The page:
Tuesday, 10 March 2009

Slow Boat Down The Mekong

Taking a slow boat down the Mekong from Houayxai in the Northernmost border between Thailand and Laos has been an unforgettable experience, the perfect introduction to what is meant to be one of the most beautiful countries in the world.

As the sun set behind the mountains and I admired its red reflection on the water, my somber mood from the last few days lifted.

On Sunday we had left Chaing Mai very early in the morning.

We arrived in Chiang Kong on the Thai side of the border mid afternoon on Sunday and I was slightly worried about crossing that late on the day. I had had a bad experience crossing in the afternoon into Cambodia.

However, both Crystel and Carles were keen to get to the other side, and clearly there was not a lot going on in the town.

After getting your passport stamped out of the country you take a long boat for a short journey across the Mekong. Despite my worries getting into Laos was very simple with little paper work given to us on arrival, although at $36 I thought it was steep.

It was easy to find a guest house, and now that I'm not traveling alone, a lot cheaper.

There was a festival in the evening organized by the local temple. The simplicity of their games and prizes gave me an idea of how different this country is from Thailand.

From this town most people take a slow boat down to the old capital, Louang Phabang, or some may go to the North part of the country where there are some of the wildest and greenest landscapes.

I aim to visit the North later on in the trip so I decided to take the slow boat the following morning. At the beginning I was a bit disappointed with the boat, it seemed full of tourists and maybe not the cargo boat I had hoped for. In hindsight I'm glad I at least had a seat. Also cargo and locals joined us later as it stopped in several places throughout the two days.

We stopped over for the night in Pakeb, some God forsaken place set up to provide accomodation to tourists on these boats. It wasn't a particularly nice experience. As soon as we arrived the local kids, and some men not so young, rushed onto the boat, and started taking people's backpacks, hoping you will pay them to take it up the hill. The problem was that it had become dark and all the bags had been left in one part of the boat all together.

In the dark no one could see where their bags were, so people started getting a bit cranky. It didn't help that each time someone located their possessions they had to retrieve it from an 'unwilling non English-speaking Lao'.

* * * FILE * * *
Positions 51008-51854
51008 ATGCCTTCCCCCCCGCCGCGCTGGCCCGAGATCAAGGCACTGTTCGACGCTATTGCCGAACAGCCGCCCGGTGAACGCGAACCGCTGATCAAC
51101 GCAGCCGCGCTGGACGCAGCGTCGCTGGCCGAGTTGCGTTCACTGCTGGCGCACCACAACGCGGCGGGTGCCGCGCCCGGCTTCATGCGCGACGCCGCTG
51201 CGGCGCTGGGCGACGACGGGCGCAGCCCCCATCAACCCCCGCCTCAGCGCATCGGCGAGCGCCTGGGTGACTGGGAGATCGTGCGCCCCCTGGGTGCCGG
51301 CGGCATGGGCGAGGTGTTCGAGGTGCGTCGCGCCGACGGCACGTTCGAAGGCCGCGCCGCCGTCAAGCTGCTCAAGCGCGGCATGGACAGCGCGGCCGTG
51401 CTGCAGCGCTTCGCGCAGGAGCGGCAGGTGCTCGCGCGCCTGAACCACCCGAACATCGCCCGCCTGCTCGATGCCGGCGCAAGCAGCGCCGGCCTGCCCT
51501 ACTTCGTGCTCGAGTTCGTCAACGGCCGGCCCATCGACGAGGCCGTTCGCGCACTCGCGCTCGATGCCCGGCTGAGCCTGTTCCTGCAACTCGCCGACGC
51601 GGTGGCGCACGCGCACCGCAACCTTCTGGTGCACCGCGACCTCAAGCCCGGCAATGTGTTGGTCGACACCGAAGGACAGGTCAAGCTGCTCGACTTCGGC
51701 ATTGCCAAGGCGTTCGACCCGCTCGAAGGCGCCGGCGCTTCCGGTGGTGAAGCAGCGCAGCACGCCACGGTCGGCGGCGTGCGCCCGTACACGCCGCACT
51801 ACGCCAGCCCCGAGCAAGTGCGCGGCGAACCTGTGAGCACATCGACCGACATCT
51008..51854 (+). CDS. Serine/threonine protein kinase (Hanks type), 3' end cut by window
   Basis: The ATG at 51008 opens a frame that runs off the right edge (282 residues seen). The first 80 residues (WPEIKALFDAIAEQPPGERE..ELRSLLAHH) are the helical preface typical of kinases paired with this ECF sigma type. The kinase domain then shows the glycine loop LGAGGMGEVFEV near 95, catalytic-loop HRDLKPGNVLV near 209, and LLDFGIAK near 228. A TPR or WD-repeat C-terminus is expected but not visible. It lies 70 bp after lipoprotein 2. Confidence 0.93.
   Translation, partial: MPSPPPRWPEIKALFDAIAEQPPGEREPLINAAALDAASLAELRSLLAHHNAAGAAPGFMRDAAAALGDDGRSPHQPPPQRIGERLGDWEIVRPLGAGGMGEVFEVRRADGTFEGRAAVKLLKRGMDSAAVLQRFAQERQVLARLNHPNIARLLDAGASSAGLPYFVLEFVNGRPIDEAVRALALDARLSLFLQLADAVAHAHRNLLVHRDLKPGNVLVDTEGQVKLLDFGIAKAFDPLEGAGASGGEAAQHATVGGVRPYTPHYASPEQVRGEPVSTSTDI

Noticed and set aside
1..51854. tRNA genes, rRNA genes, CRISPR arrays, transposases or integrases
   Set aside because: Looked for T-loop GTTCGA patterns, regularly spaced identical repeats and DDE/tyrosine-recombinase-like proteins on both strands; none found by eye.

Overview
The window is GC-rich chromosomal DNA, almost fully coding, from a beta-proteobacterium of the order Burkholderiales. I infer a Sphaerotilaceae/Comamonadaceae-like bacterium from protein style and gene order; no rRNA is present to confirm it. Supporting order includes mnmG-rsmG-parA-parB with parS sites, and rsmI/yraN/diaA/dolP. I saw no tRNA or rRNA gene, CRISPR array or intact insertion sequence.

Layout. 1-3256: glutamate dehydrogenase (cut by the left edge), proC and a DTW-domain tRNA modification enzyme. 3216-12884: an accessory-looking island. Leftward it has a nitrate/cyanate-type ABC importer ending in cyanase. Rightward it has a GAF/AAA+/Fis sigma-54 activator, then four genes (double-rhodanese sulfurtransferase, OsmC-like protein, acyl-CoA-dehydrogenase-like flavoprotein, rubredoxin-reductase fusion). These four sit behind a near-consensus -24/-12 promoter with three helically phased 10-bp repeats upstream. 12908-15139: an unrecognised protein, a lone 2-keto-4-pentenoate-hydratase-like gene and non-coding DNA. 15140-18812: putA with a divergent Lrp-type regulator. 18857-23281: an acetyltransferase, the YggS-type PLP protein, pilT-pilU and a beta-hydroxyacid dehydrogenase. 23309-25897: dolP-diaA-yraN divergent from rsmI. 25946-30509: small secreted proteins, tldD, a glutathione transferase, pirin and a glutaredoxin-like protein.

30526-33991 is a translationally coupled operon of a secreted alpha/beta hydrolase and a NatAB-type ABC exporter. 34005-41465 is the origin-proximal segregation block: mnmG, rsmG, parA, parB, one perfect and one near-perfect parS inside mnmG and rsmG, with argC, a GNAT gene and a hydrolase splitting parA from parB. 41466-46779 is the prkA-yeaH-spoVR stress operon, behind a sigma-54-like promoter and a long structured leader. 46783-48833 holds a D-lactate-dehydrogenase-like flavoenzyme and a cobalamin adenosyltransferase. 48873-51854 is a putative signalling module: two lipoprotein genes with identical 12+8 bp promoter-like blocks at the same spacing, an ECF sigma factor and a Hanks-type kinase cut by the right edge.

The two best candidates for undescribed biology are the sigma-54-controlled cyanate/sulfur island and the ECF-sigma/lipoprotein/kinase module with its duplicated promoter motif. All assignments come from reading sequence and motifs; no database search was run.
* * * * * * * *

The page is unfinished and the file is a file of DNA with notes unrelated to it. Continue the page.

After getting a room with my two new travel companions, we joined some other people for dinner and some free rice whiskey, an evil white creamy drink, but really what were we expecting for free?

The whole town shuts at 10.30pm when the electricity is switched off, but as we had an early start we were all happy to hit the sack. I'm afraid though that I decided to go on a little bit of sleepwalking. I woke up slightly frightened in the back garden in my boxer shorts and wondering where the hell I was. It took me several minutes to realize that I was in 'the middle of nowhere' and that I needed to get back to my room.

The journey down the river takes you through some outstanding landscapes. There are lush semi tropical forests, sandy beaches mixed with sharp rock formations and some farmland. 75% of the country is covered by unmanned vegetation half of which is forest, a result of a lightly populated country. As we travelled down for two days we hardly saw any villages at all, getting a sense of how empty this country is, especially noticeable having crossed from Thailand.

My only regret on taking the boat at this time of the year is that the lights and colours are diminished by the smog that covers the region. Farmers are busy slashing and burning and the smoke got thicker as we got nearer our destination.

On the second day a mixture of smog and fog reduced the visibility even further and an eerie feeling embraced us we travelled east towards Louang Phabang. As tributaries join the Mekong gets wider and deeper, though it also seemed to be getting a lot more polluted with bottles floating on the surface all along the way.

I met some very interesting people on the boat, and got a few ideas for my trip. I'm really considering going onto Burma, although it's going to be a hard one to do on my own, and I won't meet many people there. However, everyone says it is a fascinating country, completely untouched by tourism.

There were 3 guys with their bikes, one of them Catalan. He's cycling around the world, and his final leg will take him through Mongolia, China, the old Soviet Republics, Iran and then back to Europe... now that is a trip!!!!

I am going to spend two or three days in Louang Phabang. The old capital sits in a valley of green mountains and was declared a World Heritage Site by Unesco in 1995. It is a beautiful mixture of local architecture and French colonial style.

Boats docked by the Mekong...

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